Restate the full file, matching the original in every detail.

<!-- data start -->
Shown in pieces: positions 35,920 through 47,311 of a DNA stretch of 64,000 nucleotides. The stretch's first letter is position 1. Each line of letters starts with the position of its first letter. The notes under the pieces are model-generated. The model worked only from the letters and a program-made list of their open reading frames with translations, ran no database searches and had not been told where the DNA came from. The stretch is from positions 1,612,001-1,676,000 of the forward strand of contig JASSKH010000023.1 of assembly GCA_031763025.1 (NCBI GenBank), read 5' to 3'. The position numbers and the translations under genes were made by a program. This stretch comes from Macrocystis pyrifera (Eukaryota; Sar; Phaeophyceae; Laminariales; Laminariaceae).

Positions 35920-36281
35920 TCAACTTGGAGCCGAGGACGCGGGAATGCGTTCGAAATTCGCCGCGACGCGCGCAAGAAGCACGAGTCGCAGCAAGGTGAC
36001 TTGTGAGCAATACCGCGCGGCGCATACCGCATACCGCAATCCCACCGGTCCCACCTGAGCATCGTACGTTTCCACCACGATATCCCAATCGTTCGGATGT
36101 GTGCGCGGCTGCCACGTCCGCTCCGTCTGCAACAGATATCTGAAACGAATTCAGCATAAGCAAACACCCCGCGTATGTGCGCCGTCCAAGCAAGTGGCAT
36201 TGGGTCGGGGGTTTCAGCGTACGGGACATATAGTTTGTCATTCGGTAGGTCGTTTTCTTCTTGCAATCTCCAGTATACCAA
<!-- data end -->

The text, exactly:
Shown in pieces: positions 35,920 through 47,311 of a DNA stretch of 64,000 nucleotides. The stretch's first letter is position 1. Each line of letters starts with the position of its first letter. The notes under the pieces are model-generated. The model worked only from the letters and a program-made list of their open reading frames with translations, ran no database searches and had not been told where the DNA came from. The stretch is from positions 1,612,001-1,676,000 of the forward strand of contig JASSKH010000023.1 of assembly GCA_031763025.1 (NCBI GenBank), read 5' to 3'. The position numbers and the translations under genes were made by a program. This stretch comes from Macrocystis pyrifera (Eukaryota; Sar; Phaeophyceae; Laminariales; Laminariaceae).

Positions 35920-36281
35920 TCAACTTGGAGCCGAGGACGCGGGAATGCGTTCGAAATTCGCCGCGACGCGCGCAAGAAGCACGAGTCGCAGCAAGGTGAC
36001 TTGTGAGCAATACCGCGCGGCGCATACCGCATACCGCAATCCCACCGGTCCCACCTGAGCATCGTACGTTTCCACCACGATATCCCAATCGTTCGGATGT
36101 GTGCGCGGCTGCCACGTCCGCTCCGTCTGCAACAGATATCTGAAACGAATTCAGCATAAGCAAACACCCCGCGTATGTGCGCCGTCCAAGCAAGTGGCAT
36201 TGGGTCGGGGGTTTCAGCGTACGGGACATATAGTTTGTCATTCGGTAGGTCGTTTTCTTCTTGCAATCTCCAGTATACCAA